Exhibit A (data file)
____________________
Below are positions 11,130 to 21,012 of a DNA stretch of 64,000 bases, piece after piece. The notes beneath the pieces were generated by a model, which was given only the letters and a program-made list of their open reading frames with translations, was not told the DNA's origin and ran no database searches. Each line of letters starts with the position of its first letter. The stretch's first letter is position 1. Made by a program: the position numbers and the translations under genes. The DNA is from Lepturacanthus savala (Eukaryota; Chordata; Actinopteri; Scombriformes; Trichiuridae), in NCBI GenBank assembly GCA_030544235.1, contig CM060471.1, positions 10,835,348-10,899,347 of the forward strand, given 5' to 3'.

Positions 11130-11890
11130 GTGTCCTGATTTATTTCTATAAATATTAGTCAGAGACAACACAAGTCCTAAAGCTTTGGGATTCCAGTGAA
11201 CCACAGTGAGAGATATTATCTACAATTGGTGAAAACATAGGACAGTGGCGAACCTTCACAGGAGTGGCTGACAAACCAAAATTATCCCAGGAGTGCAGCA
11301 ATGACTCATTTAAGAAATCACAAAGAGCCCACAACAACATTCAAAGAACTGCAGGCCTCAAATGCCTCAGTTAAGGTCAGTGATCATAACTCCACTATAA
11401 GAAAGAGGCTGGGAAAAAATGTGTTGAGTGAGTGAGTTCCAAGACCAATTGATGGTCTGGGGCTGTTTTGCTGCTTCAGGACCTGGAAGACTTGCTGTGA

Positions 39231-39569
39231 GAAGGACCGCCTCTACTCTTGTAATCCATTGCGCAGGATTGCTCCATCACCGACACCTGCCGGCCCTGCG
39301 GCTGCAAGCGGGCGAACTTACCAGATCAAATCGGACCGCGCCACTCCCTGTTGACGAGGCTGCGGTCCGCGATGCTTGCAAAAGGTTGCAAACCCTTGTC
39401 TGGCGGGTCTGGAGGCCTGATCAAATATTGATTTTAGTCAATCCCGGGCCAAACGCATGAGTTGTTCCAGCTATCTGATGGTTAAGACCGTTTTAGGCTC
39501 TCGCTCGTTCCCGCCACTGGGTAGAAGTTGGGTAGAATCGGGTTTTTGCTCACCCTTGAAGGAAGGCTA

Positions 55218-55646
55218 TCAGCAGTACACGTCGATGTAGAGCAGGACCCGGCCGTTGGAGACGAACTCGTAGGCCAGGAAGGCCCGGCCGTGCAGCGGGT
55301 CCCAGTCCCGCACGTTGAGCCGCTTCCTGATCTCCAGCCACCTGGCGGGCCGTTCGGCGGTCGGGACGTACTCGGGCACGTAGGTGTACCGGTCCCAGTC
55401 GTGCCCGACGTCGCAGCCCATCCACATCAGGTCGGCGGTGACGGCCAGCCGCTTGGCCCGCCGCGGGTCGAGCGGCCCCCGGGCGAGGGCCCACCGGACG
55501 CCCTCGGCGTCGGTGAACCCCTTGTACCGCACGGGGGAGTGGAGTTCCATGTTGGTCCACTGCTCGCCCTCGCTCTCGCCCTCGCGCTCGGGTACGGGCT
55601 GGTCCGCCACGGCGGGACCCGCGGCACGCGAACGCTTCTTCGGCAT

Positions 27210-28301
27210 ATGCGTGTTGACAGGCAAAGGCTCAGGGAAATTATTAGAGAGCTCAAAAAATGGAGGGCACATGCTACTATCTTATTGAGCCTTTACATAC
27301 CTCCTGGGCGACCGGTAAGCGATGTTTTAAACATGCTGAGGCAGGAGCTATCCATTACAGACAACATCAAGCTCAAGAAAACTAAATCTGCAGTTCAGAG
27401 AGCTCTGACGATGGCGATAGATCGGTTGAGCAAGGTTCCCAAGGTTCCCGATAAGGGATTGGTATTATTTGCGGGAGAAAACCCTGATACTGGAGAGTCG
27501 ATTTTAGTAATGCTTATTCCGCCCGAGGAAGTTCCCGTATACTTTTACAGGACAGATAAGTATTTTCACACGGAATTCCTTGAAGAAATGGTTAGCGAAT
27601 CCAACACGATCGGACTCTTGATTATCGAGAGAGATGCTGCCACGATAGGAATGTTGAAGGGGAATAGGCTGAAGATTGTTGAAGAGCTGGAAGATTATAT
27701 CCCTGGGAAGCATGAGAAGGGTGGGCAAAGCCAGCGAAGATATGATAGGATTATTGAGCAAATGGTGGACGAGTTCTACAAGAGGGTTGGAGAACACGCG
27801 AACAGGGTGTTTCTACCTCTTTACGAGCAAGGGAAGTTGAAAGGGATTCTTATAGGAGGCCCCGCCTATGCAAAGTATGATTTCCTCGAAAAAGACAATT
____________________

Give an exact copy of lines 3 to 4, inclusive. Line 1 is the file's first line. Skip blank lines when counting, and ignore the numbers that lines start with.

11130 GTGTCCTGATTTATTTCTATAAATATTAGTCAGAGACAACACAAGTCCTAAAGCTTTGGGATTCCAGTGAA
11201 CCACAGTGAGAGATATTATCTACAATTGGTGAAAACATAGGACAGTGGCGAACCTTCACAGGAGTGGCTGACAAACCAAAATTATCCCAGGAGTGCAGCA